Introducing 2018 Garden of Fire – Powerful Pollinators

By Elaine Spacher, Executive Director
Tanglewood Nature Center & Museum

We have had some great themes over the past 5 years the Garden of Fire has been in operation. Water, wind, earth, fire…but this year’s theme of Powerful Pollinators is by far my personal favorite! Partners in the Garden of Fire will spend the summer teaching local youth about the importance of pollinators on Earth; a timely and essential subject.bloom-blossom-butterfly-158617.jpg

Pollinators play a powerful role in the functioning of our food web and humans literally would not survive without them. Pollinators range from many types of insects – bees, butterflies, moths, beetles and flies, to bats and birds. Pollination happens when pollen is moved within individual flowers, or carried from flower to flower by pollinators. Worldwide, approximately 1,000 plants grown for food, drink, fiber (for clothing and other uses), spices, and medicines have to be pollinated by animals.

Food and drink made with the help of pollinators includes: apples, blueberries, chocolate, coffee, honey, melons, peaches, potatoes, pumpkins, vanilla, almonds, and tequila. Most crops that our ag animals (cows, pigs, chickens) eat are also here because of our pollinators.

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Garden of Fire Festival attendees “shop” at the produce market (2017)

In the US, pollination by honey bees, native bees, and other insects produces $40 billion worth of products every year.

The most prolific pollinators are the honey bees. Honey bees are not native to the US, they were originally brought here in the 1600s by colonists from Europe, mostly for their ability to produce honey. Most of the honey bees we see today are of Italian and German descent. Honey bees have a fascinating life history and once you know about it, it’s hard to not love them. Although some people have bee fear, and some are allergic, honey bees often get a bad rap for being dangerous. Honey bees are pretty docile and will only sting when they feel threatened. They die after they sting, so stinging is saved for something serious.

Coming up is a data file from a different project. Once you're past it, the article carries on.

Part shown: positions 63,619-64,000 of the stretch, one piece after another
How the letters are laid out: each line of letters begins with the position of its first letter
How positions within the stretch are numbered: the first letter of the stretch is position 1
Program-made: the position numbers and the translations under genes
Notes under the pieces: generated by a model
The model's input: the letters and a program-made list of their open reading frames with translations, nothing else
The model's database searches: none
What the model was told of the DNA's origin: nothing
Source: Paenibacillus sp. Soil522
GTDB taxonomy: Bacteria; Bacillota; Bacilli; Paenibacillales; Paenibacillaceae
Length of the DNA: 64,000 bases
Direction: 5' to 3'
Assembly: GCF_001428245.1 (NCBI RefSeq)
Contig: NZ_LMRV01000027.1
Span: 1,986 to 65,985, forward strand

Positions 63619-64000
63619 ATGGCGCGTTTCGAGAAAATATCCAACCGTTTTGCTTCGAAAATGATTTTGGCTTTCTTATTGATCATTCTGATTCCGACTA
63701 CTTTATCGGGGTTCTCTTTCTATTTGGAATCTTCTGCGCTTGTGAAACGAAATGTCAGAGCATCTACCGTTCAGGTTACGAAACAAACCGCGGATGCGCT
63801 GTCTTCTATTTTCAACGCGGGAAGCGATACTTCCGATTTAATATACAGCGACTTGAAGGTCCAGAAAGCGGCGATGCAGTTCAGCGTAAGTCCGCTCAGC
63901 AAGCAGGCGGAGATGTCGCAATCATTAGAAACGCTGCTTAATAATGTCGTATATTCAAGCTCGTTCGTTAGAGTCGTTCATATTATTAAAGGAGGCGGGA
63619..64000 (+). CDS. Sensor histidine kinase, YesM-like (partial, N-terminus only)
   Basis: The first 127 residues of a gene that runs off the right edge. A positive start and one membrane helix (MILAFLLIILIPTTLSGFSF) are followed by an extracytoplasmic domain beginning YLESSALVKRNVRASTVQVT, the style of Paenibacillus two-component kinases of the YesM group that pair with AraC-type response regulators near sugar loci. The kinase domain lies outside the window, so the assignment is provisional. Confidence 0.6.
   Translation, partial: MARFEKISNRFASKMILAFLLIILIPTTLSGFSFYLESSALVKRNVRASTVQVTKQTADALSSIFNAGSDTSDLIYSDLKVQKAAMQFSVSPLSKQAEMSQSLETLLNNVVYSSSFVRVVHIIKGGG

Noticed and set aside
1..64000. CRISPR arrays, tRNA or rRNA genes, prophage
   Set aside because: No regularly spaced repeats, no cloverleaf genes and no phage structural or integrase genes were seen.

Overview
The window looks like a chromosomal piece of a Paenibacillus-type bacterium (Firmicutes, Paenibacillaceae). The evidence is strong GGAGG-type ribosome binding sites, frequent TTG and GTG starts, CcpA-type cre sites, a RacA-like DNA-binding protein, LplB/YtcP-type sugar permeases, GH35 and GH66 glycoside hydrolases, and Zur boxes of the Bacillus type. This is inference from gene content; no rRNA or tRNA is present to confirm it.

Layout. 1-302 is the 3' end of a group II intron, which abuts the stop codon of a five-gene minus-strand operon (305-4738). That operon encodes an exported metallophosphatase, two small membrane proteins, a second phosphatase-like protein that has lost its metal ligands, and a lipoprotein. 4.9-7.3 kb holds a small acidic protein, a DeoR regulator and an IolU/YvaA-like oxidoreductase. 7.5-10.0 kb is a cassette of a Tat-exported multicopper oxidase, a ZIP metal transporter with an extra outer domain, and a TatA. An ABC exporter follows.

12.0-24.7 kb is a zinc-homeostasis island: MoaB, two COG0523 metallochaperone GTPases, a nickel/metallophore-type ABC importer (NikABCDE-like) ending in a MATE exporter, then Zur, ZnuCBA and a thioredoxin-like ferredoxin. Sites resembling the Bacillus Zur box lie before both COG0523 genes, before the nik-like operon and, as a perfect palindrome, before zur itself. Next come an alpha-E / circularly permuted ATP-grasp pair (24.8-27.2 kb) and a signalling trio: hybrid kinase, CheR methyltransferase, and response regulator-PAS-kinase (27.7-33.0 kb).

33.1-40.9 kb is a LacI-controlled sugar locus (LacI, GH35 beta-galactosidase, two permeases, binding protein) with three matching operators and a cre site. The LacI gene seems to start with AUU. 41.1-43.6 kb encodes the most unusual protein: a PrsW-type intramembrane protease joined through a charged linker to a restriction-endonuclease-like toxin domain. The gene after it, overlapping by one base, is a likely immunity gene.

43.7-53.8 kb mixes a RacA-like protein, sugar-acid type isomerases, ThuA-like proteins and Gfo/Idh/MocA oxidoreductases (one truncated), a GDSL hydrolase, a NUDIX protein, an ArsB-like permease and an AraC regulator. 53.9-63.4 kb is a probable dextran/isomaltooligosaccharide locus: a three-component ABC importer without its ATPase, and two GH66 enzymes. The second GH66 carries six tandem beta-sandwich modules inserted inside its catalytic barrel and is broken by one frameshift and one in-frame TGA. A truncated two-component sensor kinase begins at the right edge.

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In a honey bee colony, the girls do most of the work (thus are called workers) – they are the nurses, the cleaners, the guards, the collectors, the honey-makers, and the keepers of the Queen. The males, called drones, must leave and mate with a queen from another colony. The workers only allow the drones to live if there is enough food available. The Queen is the longest-lived in the hive and she lays all the eggs so that the colony can multiply and thrive. The communication between bees is sophisticated and efficient. They can communicate where food is, when they need to make a new queen, when to swarm, when danger is near, and much more. Honey bees collect pollen and nectar for the survival of their colony, and in the process, their hairy bodies deposit pollen and facilitate fertilization so that plants can make fruits and seeds and therefore new plants.

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Images courtesy of Dan Gallagher Photography, 2016.

Learning about bees and how to keep them numerous and healthy is a smart thing to do. If you have been paying attention, you might know that bees are in trouble. There is evidence that the worldwide decline of bees is happening due to a variety of factors- all human-related. Bees suffer from habitat loss, chemical poisoning, disease and parasites. The United States has lost more than half of the honey bee colonies managed by beekeepers in the past 10 years. This is an alarming thing and we need to do all we can to reverse this. So, if you like to eat and drink, and you want to do something to help our honey bees, what can you do?

  1. Plant for pollinators – especially plants that provide nectar and food for pollinators
  2. Install houses for bats and native bees, or even become a beekeeper yourself!
  3. Supply salt or mineral licks for butterflies and water for all wildlife
  4. Reduce or cease pesticide use
  5. Put in more flower beds and less lawn

And most importantly, educate yourself and others so we can all work to keep our Powerful Pollinators alive and doing their good work for our survival.

 

 

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